1:30 - 1:50 pmSunday, September 7
LK 102
My experience in becoming a patient expert on a clinical research team
LK 102
My experience in becoming a patient expert on a clinical research team
BA, ePatient Scholar
Post-Op Problems: I always thought about my healthcare in a straightforward way: see the doctor, follow directions, get better; this plan, however, does not always work. Approximately two years ago, I... Read more

Description

Post-Op Problems: I always thought about my healthcare in a straightforward way: see the doctor, follow directions, get better; this plan, however, does not always work. Approximately two years ago, I underwent elective surgery. After being discharged from the hospital I felt my wound was not healing properly. Unable to get in contact with my surgical provider, it was an anxiety-filled time. Later, it was my family doctor who diagnosed my surgical site infection (SSI). I realize now I could have made more of an effort to get educated about post-surgery healing, tracked my wound, and overall been more proactive, but it simply never occurred to me. 

Engaged in Research: The mPOWEr project (mobile Post-Operative Wound Evaluator), a post-discharge wound surveillance mobile health (mHealth) app, encourages patients to engage in their wound management, allows surgical providers to monitor their patients post-discharge, and provides a reliable method of patient-provider communication. Recognizing the importance of patient input on the viability of new technology, the mPOWEr team invited me to join them as a patient advisor. While happy to get involved,  I did not immediately recognize what I could contribute to a team of such highly educated, experienced people. My value is my patient experience! My mere presence focuses the team with a more patient-centered approach and helps to design a tool that patients will actually use. As an advisor from the very start of the project, I provide the patient voice and ensure that the issues most important to patients are continually represented. Getting involved as a patient advisor also changed the way I think about being engaged in my own healthcare and has created so many other opportunities for me, including becoming a Stanford MedicineX ePatient Scholar.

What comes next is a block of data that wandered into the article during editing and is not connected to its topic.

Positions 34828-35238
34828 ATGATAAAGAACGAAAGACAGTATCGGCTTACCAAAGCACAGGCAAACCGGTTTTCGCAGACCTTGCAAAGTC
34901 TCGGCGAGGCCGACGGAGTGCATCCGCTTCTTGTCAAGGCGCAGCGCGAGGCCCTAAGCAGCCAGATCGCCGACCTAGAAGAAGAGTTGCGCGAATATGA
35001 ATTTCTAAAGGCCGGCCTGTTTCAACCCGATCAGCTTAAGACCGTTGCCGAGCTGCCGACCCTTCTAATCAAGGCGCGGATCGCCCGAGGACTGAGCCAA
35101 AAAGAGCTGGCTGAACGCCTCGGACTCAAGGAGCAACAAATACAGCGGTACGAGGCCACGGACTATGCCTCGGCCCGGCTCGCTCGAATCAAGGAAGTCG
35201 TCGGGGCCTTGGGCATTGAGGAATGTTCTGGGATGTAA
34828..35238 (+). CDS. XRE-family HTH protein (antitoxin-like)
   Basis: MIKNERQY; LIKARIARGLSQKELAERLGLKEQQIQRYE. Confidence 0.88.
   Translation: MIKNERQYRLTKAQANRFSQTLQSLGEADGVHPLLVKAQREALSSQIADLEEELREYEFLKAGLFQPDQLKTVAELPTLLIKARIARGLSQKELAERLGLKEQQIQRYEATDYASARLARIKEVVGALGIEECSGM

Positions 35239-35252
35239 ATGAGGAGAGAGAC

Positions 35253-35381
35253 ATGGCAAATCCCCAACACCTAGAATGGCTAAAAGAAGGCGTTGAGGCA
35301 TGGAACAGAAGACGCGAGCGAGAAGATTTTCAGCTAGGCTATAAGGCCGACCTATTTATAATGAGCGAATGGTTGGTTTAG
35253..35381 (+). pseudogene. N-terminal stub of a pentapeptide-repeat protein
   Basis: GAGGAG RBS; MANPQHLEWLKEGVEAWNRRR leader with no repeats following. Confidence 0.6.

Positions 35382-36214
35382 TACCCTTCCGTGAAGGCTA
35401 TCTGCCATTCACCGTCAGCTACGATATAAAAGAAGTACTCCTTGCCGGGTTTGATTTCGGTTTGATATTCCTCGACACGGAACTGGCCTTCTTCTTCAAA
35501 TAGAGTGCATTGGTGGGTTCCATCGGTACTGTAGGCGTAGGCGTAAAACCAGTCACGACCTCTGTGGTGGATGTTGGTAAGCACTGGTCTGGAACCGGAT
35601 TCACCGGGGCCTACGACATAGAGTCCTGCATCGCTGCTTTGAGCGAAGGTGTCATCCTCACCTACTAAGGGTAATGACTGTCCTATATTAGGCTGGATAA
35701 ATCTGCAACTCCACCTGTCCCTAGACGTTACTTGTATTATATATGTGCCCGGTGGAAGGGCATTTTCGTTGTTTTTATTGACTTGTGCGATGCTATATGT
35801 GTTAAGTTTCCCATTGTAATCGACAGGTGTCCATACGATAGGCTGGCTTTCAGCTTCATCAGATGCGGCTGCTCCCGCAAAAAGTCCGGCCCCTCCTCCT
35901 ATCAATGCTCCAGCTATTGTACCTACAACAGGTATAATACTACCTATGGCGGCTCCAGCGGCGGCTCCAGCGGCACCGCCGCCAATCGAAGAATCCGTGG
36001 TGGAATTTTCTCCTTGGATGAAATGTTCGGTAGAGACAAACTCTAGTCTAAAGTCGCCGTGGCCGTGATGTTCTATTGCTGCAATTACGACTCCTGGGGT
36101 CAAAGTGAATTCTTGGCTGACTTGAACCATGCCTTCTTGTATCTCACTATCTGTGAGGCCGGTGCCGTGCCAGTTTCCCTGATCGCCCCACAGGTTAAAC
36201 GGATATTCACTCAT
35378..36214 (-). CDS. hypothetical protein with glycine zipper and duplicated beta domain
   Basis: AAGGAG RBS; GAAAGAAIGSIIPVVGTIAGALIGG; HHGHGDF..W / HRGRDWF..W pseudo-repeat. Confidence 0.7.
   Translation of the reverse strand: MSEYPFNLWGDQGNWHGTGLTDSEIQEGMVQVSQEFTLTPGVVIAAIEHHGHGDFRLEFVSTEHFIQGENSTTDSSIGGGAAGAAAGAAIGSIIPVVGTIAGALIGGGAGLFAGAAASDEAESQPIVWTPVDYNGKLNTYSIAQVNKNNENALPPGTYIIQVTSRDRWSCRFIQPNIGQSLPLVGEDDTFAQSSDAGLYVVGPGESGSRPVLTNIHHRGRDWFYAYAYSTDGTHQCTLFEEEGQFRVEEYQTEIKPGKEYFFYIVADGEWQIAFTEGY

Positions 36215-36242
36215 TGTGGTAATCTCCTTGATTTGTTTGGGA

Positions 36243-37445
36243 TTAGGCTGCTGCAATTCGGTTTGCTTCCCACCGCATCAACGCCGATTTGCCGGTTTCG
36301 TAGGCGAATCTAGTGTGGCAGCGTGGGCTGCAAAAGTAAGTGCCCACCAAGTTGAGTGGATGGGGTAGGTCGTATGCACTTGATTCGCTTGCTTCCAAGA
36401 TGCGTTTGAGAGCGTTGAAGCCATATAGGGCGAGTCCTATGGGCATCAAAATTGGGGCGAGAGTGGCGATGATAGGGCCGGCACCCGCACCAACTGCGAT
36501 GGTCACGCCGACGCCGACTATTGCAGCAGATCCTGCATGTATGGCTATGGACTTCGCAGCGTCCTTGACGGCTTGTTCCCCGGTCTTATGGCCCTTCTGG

Lessons Learned: As patient advisor on mPOWEr, I learned that many surgical patients suffer the same thing I did. SSIs are the most common healthcare-associated infection, most often occurring post-discharge. Patients intimately feel the impact of their medical conditions and treatments. We can help address gaps in the healthcare system and inform the most useful interventions. Yet, we are a vastly underutilized resource. I truly believe that patients should not only be on the receiving end of healthcare, but also be contributors to medical research, policy-making, and practice. To me, there are two main parts to being an ePatient: 1) use technology to manage and stay educated about my own medical condition; and 2) use my experience to engage and encourage others to do the same. When I had my SSI, I failed at part one, but I have been able to use that to accomplish part two. On the mPOWEr team, my own patient experience is my expertise and I am using it to help create an mHealth patient-centered solution. I am excited that this app has the potential to empower patients in their wound self-management and promote better patient-provider engagement during the post-discharge healing period.

In 2011, Sarah Han had a post-discharge surgical site infection. This painful experience made her realize that there are gaps in the healthcare system and patients have meaningful information to address them. So, she became a patient advisor on a research project that was still in its beginning stages. Using her patient experience as expertise, Sarah brings a patient-centered approach to the project's methods and ensures that things most important to the patient are always represented. Sarah comes to Medicine X humbled and excited to engage with a community that also believes in the power of the patient experience in medical research.

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